For more than four centuries, the dwellers of the remote Faroe Islands located 200 miles off the coast of Scotland have been killing pilot whales for blubber and meat.
Recently, the gory tradition has piqued the interest of an American photographer with ties to the region who travelled to the archipelago to capture the horror and grotesque beauty of the annual whale hunt.
Benjamin Rasmussen, of Denver, visited Faroe Islands, a protectorate of Denmark, to shed light on the startling practice in which entire villages go out in boats, herd pods of pilot whales close to shore and then cut their necks, turning the waters red with blood.
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Cultural phenomenon: The tradition of the Faroese whale hunt harks back to the 1500s
Community affair: Men and women perform the traditional whale kill chant and dance before slaughtering whales at the Seaman’s Day celebration in Klaksvík on August 21, 2010
In the past, the inhabitants of the archipelago relied on the whales’ meat for sustenance, but it is less popular now due to high levels of toxins like mercury and PCBs.
In 2008, the chief medical officer in the Faroes recommended that the meat and blubber of pilot whales were no longer fit for human consumption. Recently, the Faroes Food and Veterinary Agency said that people should not eat whale meat more than once a month, while women of child-bearing age were urged to avoid it altogether.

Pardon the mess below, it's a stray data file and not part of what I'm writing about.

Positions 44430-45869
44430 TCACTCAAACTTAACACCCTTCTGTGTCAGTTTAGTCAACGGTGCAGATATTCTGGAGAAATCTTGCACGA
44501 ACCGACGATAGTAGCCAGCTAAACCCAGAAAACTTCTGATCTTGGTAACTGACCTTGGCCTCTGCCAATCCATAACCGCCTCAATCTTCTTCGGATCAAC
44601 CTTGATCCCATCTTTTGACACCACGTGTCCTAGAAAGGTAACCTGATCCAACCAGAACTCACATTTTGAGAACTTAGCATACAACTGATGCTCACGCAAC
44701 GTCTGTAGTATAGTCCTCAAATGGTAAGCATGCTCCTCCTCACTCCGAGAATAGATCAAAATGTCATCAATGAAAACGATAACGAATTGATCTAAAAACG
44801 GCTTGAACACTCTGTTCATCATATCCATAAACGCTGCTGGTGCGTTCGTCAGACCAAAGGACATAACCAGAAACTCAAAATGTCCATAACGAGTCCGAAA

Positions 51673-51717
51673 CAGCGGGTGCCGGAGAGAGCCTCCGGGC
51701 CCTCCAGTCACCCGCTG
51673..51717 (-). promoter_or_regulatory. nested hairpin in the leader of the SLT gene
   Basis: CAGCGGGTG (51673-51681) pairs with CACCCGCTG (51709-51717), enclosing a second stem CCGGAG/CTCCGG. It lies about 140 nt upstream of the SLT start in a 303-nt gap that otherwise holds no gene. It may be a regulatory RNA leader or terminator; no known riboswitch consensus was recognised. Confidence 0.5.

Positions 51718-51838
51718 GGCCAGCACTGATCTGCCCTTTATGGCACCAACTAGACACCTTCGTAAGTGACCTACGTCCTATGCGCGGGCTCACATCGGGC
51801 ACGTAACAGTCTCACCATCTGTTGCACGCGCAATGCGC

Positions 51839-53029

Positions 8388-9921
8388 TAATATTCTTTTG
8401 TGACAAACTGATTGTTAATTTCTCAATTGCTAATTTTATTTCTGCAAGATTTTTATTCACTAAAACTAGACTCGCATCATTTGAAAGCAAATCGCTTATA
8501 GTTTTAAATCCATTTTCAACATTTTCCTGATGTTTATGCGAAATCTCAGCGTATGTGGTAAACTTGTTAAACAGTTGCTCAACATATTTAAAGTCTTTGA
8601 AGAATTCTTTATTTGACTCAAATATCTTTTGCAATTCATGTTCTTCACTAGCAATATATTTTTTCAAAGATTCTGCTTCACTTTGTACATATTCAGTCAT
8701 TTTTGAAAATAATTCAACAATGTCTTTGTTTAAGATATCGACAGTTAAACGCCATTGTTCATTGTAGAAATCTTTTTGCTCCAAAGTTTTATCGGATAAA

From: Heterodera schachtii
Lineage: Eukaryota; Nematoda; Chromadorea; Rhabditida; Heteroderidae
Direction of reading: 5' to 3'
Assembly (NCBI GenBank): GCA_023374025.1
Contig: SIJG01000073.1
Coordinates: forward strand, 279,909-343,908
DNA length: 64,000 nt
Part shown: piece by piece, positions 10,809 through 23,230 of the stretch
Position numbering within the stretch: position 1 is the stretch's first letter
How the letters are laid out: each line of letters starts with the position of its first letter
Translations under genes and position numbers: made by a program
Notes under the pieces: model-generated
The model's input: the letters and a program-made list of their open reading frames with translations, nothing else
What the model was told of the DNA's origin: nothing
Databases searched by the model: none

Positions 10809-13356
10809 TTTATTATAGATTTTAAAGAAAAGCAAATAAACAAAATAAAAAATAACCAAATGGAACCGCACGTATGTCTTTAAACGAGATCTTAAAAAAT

The hunt, known in the local language as ‘gridadrap,’ gets under way at dawn when a pod of whales is spotted off shore.
The hunters lure the animals to a predetermined beach by hitting the hulls of boats with metal and wooden clubs, and then get them on the hook.
Set sail: Pilot whales surface as they are brought into a shallow bay in the town of Klaksvík. The men in the boats hit metal and wood against the hulls to scare the whales and move them closer to shore
Once the whales are in shallow waters, the participants of the hunt sever the trapped critters’ spinal cord, killing them instantly.
Rasmussen, whose father is a native of Faroe Islands, had spent part of his childhood there, eating whale meat and blubber.
He noted that the tradition, so cherished by the inhabitants of the remote archipelago, may soon come to an end since the young generation does not have a taste for whale meat.
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